If you’re looking for an example of a published oral history that’s a model of the form, I don’t think you’ll go far wrong by looking at Harry Butowski’s just-published I Survived: My Name is Yitzkhak (2015: Word Association Publishers). It’s the recollections of the late Isadore (Yitzkhak) Neiman, covering his youth in what would become at various times part of Russia, Poland and Belarus, his escape from Hitler’s military and loss of his family to the Holocaust, and his struggles to survive inside, outside, and around the armies of Poland and the USSR through World War II and its aftermath until his immigration to America in 1951.
Over the decades, I’ve read a fair amount about 20th century Europe and the near-destruction of its Jewish population by the Nazis, but I don’t think I’ve ever read anything – other than maybe Anne Frank’s diary – that’s quite as evocative as Mr. Neiman’s account. His youth in the village of Czuczewicze, his love of potatoes, his rationalizations for stealing to survive, his plodding treks across vast stretches of the continent with thousands of others trying to stay ahead of the Nazi armies, his diversity of coping mechanisms in the chaos of the post-war USSR – it all comes through with remarkable, touching honesty.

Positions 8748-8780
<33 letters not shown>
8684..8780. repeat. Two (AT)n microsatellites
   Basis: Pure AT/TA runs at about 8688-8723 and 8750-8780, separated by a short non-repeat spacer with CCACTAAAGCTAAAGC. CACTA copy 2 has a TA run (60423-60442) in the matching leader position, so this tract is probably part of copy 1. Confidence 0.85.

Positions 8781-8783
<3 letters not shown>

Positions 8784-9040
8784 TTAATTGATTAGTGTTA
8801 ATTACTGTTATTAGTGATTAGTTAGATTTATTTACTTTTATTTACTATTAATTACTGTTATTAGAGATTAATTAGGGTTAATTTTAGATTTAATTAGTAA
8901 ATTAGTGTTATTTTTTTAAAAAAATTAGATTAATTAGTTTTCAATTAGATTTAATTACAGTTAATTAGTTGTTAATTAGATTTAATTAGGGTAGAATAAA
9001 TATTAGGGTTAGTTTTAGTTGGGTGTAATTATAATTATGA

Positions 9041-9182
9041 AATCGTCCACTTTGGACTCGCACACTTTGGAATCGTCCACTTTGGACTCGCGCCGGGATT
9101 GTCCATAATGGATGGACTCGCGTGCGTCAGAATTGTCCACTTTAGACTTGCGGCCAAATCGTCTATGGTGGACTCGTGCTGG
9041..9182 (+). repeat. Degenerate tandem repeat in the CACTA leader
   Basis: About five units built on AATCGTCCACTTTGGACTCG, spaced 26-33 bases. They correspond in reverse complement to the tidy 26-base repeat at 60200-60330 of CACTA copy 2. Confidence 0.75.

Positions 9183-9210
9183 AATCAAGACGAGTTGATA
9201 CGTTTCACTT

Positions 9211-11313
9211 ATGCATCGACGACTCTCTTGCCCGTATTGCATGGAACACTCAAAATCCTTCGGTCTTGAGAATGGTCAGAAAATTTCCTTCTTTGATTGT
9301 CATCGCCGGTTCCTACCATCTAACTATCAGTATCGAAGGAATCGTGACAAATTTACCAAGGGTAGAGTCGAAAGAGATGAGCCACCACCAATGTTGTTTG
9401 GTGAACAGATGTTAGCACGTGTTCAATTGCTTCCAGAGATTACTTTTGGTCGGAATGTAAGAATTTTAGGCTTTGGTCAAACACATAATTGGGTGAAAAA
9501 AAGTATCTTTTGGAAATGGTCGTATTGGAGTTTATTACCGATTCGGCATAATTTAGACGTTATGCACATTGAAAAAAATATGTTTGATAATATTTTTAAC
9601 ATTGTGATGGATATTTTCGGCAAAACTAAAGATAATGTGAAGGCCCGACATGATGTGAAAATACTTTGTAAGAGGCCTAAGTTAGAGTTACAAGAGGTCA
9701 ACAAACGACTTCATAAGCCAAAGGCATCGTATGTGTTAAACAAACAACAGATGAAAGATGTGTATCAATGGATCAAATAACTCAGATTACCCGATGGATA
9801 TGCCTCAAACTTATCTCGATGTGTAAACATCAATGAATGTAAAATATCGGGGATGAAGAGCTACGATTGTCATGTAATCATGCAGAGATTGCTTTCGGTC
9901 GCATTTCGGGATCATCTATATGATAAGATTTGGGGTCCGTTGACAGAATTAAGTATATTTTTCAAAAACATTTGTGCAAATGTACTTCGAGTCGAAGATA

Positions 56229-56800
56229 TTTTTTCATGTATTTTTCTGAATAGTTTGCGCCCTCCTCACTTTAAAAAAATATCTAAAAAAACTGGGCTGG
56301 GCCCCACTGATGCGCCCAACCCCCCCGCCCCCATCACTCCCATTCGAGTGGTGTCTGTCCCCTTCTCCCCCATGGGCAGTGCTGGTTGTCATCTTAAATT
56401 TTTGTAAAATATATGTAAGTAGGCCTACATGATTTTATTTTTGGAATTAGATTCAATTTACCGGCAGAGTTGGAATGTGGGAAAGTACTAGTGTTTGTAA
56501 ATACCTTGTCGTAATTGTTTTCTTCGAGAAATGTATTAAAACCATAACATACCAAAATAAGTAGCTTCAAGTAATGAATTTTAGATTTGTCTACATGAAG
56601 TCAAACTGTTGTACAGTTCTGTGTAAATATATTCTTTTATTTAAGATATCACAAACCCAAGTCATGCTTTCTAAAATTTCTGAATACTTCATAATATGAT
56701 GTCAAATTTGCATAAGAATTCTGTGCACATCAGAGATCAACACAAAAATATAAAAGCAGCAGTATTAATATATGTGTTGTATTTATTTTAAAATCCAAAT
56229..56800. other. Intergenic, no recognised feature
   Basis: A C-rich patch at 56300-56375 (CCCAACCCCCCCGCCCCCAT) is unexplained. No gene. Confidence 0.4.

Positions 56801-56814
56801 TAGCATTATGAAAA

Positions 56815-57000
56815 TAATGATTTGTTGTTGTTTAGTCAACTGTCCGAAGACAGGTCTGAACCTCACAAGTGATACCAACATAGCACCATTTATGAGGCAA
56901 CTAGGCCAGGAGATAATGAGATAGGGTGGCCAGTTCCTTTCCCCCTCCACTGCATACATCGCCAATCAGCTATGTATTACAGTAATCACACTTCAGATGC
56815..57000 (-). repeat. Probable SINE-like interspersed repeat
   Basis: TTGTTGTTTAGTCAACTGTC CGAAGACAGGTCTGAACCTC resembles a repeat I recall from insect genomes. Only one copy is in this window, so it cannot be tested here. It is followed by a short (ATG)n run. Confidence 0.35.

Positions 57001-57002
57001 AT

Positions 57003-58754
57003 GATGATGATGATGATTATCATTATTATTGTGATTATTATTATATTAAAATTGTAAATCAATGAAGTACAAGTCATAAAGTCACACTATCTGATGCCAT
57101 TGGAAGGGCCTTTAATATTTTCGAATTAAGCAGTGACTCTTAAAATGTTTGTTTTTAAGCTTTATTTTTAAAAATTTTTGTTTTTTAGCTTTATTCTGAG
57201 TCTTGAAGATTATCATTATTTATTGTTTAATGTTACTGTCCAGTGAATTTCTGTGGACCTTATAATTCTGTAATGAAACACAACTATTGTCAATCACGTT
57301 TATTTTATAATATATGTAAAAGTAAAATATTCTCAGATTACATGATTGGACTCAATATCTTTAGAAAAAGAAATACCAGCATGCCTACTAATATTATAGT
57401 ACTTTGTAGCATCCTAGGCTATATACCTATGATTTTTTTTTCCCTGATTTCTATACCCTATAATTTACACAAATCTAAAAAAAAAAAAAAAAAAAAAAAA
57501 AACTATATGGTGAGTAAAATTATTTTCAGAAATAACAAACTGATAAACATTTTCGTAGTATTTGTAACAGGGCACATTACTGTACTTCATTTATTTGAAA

This clarity reflects Butowski’s skillful recording and editing. Butowski began recording Yitzkhak’s recollections in 1974 out of simple interest and friendship, lost track of him when he (Butowski) came to Washington to work as an historian with the National Park Service, and resurrected his notes and tapes after retiring. He has used the latter in editing the former, apparently with a very light hand. A few footnotes to add historical detail, a useful prefatory section that puts Mr. Neiman’s life in historical context, and that’s about it (though anyone who's edited oral history knows that there had to be a lot of effort behind that light touch). So what at least seems to be Yitzkhak’s authentic voice comes through, and is truly compelling.
I Survived is a triumph, and should stand as a testament to the millions who didn’t.